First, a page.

Court Finds Blue Moon Marketing Neither Misleading Nor Deceptive...For Now
A California Federal Court dismissed the class-action lawsuit against MillerCoors yesterday (10/26/15) which alleged MillerCoors created the deceptive and misleading impression that Blue Moon is a craft beer. As OBC reported in August, MillerCoors argued (1) the use of its "Blue Moon Brewing Company" (BMBC) trade name on bottles and packaging is permitted by California and Federal law, and (2) the reference to Blue Moon on its website as "craft" beer is not misleading.
The Court found MillerCoors' legal use of a trade name on bottles and packaging falls under California's "safe-harbor" exception to consumer protection laws. Thus, no claim can exist to the extent it relies on "MillerCoors' omission of their ownership interest, or their designation of BMBC as the brewer, on the label or packaging of Blue Moon beers."
The Court also found a reasonable consumer would not have been deceived by several representations MillerCoors made about Blue Moon. Again, under California law, "a likelihood of deception means that it is probable that a significant portion of the general consuming public or of targeted consumers, acting reasonably in the circumstances, could be misled." "Conduct is deceptive or misleading if it is likely to deceive an ordinary, reasonable consumer." The Court made the following determinations:
- A reasonable consumer would not be deceived by the lack of reference to MillerCoors on the BMBC website because Blue Moon is prominently displayed on the MillerCoors website.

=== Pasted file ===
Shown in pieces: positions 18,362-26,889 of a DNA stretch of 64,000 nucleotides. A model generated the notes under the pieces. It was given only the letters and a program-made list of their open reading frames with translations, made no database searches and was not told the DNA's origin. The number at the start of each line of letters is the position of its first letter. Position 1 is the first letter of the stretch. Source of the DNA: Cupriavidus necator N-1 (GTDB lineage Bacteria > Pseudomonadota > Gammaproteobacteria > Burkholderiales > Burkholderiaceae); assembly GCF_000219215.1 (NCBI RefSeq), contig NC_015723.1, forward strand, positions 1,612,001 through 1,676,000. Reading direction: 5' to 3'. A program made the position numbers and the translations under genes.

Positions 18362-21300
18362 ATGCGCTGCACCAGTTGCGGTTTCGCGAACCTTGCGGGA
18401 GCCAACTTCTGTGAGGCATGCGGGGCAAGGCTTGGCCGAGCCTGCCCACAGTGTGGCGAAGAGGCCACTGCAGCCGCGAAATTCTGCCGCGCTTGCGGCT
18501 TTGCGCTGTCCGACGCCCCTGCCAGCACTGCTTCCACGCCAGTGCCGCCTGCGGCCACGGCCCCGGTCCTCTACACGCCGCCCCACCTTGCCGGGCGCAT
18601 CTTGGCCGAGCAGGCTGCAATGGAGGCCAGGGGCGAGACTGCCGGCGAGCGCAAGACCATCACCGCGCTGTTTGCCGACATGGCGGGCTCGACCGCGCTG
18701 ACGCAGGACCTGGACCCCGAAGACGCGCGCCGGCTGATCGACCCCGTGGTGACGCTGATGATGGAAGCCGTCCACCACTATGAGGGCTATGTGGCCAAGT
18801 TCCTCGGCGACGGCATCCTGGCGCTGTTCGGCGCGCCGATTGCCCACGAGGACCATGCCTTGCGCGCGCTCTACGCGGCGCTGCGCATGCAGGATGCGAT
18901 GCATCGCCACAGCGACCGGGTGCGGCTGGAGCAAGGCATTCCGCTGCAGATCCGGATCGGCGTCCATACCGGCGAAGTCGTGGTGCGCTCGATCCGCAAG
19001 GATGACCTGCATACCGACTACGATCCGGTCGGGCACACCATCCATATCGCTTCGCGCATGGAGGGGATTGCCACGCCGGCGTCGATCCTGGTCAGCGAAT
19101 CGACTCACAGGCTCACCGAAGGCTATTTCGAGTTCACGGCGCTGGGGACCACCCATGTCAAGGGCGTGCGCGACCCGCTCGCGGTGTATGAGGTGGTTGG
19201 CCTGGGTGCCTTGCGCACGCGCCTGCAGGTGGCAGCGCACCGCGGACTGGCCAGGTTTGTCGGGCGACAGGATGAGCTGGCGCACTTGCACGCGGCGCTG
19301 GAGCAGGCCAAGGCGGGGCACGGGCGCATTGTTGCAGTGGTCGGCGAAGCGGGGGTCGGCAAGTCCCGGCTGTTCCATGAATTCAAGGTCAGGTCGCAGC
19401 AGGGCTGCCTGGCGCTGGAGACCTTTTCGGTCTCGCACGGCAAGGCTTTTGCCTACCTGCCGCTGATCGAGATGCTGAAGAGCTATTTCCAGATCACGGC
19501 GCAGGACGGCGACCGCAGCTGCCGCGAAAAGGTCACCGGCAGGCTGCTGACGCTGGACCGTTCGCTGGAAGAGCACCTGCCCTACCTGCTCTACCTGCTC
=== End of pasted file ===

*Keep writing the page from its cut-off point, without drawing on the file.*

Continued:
- A reasonable consumer would not be misled to believe Blue Moon is an "independently brewed, hand-crafted beer" not owned by MillerCoors because Blue Moon is prominently displayed on the MillerCoors website.
"Craft Brewer," as defined by the Brewers Association, was directly at issue as it was relied upon by plaintiff as the controlling definition of "craft beer." MillerCoors disagreed arguing there is no controlling definition of craft beer. The Court declined to resolve the issue one way or the other.
It's important to remember a motion to dismiss a lawsuit only tests the sufficiency of the alleged facts in a complaint and whether they allow a court to make the reasonable inference that the defendant is liable for the alleged misconduct. Here, the court determined the alleged facts did not.
However, the Court gave plaintiff a second bite at the apple and the opportunity to "cure the deficiencies identified in the complaint" within the next 30 days.
OBC will provide relevant updates as they are available.